The FDA has granted 23andMe authority for marketing a direct-to-consumer genetic test, nearly a year and a half after forcing the company to stop selling its Saliva Collection Kit and Personal Genome Service® (PGS), and submit to agency review of its test as a medical device.
23andMe won authority to offer a Bloom syndrome carrier status test indicated for detecting the BLMAsh variant in the BLM gene, based on saliva collected using an FDA-cleared collection device, the Oragene DX model OGD-500.001. The test is designed to assess users’ carrier status for the rare inherited gene disorder, which is characterized by short stature, sun-sensitive skin changes, an increased risk of cancer, and other health problems.
However, the company cautioned that it will not immediately begin returning Bloom syndrome carrier status test results—or any other health results—to customers until it completes regulatory reviews for additional test reports, and thus can offer a more comprehensive product offering.
“This is a major milestone for our company and for consumers who want direct access to genetic testing,” Anne Wojcicki, 23andMe CEO and co-founder, said in a company statement. “We have more work to do, but we remain committed to pursuing a regulatory path for additional tests and bringing the health reports back to the U.S. market.”
In addition to giving its authorization, the FDA said separately it will classify carrier screening tests for autosomal recessive disorders as “Class II” devices, and will issue a notice announcing its intent to exempt these devices from premarket review, with a 30-day comment period.
“The FDA believes that in many circumstances it is not necessary for consumers to go through a licensed practitioner to have direct access to their personal genetic information,” Alberto Gutierrez, Ph.D., director of the Office of In Vitro Diagnostics and Radiological Health in the FDA’s Center for Devices and Radiological Health, said in an agency statement.
The statement also justified FDA’s actions as supporting innovation and ultimately benefiting consumers. The agency was accused by free-market advocates of trampling on both in November 2013 when it ordered 23andMe to stop selling its Personal Genome Service and directed the company to seek approvals for its test. The agency cited what it called the potential public health consequences of inaccurate results from the PGS device.
23andMe’s Bloom syndrome carrier status test was evaluated through the de novo regulatory pathway, designed as an alternate path to classify new devices of low to moderate risk that are not substantially equivalent to an already legally marketed device. The de novo pathway was created by the Food and Drug Administration Modernization Act of 1997.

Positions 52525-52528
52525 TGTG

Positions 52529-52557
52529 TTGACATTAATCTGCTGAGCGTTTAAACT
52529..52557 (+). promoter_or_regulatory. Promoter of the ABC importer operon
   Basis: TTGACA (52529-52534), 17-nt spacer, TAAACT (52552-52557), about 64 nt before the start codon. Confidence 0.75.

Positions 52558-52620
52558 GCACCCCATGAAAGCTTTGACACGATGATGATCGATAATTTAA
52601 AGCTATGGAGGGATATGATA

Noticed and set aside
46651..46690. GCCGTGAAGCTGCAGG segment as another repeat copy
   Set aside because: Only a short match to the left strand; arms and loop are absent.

While devices that are classified through the de novo process may be marketed and used as predicates for future 510(k) submissions, 23andMe said it submitted its application for review under standard 510(k) requirements. Because the direct-to-consumer test being reviewed was the first-of-its kind, the FDA determined that 23andMe's submission did not have an applicable predicate device, and converted it to a de novo request.
23andMe said it met FDA premarket requirements by demonstrating accuracy, validity and user comprehension, since its “spit kit” and chip array platform were validated for determining whether or not an individual is a carrier for the genetic markers for Bloom syndrome.
23andMe said it conducted “extensive” comprehension studies with consumers from different backgrounds, education levels and incomes, as well as an accuracy study performed at two lab sites with 70 samples. The samples included sixty-five saliva samples and five human cell line samples with known BLMAsh variant status. Results of the PGS test for Bloom Syndrome were compared with sequencing results, showing agreement in all 70 samples.
Also carried out was a validation study in which 2,880 sample replicates were run under standard 23andMe lab procedures, followed by an additional study of 105 saliva samples without the BLMAsh variant. Samples were tested by comparing results between both lab sites.
In addition, a user comprehension study was performed to assess how well people understood the PGS Bloom syndrome carrier status test reports. A sample designed to be representative of the U.S. population reviewed and answered questions about the test report in a moderator-controlled setting. More than 90% of participants indicated they understood the test results, 23andMe said.